Problem 4. Just let me pay!
If consumers can’t pay with their preferred method, some 16 per cent will not complete their purchase, according to research by FuturePay. When dealing with an international customer base, this is likely to become a very expensive problem if you don’t get it right.
Some 92 per cent of shoppers like to see prices in their local currency so show them what they want to see and then let them pay how they want to pay! Here are some ways to maximise sales:
- Enable users to select from a list of currencies from a central site.
- Accept the cards that locals commonly use in each market.
- Check for country-specific payment norms, such as the ELV (Elektronisches Lastschriftverfahren) in Germany.
Problem 5. Logistics, logistics, logistics
Although this is the last sticking point on our list, it is perhaps the very first thing you need to consider when expanding your eCommerce business internationally. There is, after all, very little point in trying to sell to a new overseas market if you can’t send your products to your customers.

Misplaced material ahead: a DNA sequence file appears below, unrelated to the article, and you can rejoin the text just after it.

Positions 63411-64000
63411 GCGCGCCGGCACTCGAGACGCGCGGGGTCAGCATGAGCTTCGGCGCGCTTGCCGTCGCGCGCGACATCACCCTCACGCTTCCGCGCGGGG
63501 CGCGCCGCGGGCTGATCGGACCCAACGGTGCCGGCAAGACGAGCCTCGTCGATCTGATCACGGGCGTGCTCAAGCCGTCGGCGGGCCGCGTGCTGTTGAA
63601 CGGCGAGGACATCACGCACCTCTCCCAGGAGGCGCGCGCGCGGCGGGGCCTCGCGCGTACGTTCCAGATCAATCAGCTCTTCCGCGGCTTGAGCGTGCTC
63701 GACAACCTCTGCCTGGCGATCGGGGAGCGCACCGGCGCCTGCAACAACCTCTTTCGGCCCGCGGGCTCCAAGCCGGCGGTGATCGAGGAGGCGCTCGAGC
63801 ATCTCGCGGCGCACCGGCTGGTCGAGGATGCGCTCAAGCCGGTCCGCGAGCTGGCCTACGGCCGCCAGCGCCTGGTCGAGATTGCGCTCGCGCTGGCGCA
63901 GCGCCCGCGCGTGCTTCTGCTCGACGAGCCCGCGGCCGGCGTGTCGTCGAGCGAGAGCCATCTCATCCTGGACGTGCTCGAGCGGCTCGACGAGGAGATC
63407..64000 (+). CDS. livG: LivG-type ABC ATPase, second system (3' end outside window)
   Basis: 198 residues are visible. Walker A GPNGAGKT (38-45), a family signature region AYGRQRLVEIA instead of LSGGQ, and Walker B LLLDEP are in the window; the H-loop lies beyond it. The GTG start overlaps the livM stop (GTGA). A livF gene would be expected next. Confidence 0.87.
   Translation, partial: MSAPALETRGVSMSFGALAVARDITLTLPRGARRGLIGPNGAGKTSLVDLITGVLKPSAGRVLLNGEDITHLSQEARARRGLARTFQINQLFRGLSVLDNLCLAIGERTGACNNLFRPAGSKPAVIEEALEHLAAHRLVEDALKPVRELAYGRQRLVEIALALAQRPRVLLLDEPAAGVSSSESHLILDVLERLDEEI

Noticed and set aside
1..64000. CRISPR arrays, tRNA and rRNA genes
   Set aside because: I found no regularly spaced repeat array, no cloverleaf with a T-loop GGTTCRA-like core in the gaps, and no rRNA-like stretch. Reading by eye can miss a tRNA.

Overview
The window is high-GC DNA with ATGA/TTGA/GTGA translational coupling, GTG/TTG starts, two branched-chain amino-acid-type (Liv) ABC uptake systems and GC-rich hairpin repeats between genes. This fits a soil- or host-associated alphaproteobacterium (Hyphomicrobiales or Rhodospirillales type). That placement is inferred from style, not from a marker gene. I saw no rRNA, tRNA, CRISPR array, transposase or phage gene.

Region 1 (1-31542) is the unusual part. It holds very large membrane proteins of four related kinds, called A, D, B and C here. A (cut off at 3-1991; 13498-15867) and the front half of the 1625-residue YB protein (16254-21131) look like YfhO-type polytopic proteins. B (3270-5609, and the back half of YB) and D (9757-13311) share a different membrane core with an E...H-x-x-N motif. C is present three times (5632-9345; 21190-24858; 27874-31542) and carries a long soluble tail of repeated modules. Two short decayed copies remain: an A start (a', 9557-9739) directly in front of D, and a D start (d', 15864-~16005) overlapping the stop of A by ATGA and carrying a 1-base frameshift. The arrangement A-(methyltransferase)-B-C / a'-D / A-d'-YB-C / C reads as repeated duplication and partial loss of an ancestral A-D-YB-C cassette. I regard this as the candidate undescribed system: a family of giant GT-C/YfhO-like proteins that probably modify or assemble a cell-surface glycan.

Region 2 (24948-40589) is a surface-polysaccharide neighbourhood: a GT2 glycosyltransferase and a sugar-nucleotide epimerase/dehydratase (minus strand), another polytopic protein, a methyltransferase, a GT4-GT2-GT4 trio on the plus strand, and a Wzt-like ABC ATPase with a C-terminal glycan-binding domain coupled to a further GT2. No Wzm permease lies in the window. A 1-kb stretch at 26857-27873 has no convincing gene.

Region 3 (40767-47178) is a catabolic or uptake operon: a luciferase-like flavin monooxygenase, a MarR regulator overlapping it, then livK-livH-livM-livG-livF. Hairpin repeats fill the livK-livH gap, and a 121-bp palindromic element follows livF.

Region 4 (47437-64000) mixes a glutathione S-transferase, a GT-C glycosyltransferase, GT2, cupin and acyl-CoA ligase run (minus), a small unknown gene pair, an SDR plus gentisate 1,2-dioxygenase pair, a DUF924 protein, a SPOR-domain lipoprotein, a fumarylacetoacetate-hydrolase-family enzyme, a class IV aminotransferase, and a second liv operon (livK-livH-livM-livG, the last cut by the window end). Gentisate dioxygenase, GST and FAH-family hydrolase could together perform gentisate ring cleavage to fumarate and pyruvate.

If buyers have to wait weeks for delivery they will not buy from you again. If they can’t return products that are faulty or don’t fit, they won’t buy from you in first place. Here are some fundamental logistical considerations:
- Will establishing local manufacturing help to reduce costs and facilitate overseas expansion?
- Is it affordable to send your UK-manufactured products to China, for example, or can you use local distributors?
- What are freight or warehousing costs/risks? (Shopify research has found that 57 per cent of consumers will cancel orders with shipping costs that they consider to be too high.)
- Is it worth signing up with a third-party logistics provider?
- Can you afford to offer free shipping? (37 per cent won’t complete their purchase unless free shipping is offered.)
Despite these sticking points, expanding into overseas markets can be a lucrative option for many eCommerce businesses, some of whom would be throwing money away if they didn’t expand overseas.
However, localisation in all its forms is vital to success, and this means taking care of the practical details, as well as the creative side of the business. After all, it’s all for nothing until the customer clicks ‘confirm order’.
Bubbles Translation has worked with thousands of companies to help them expand overseas. If you need a language translation services company on hand to increase the chances of your localisation success, have a chat with the team today.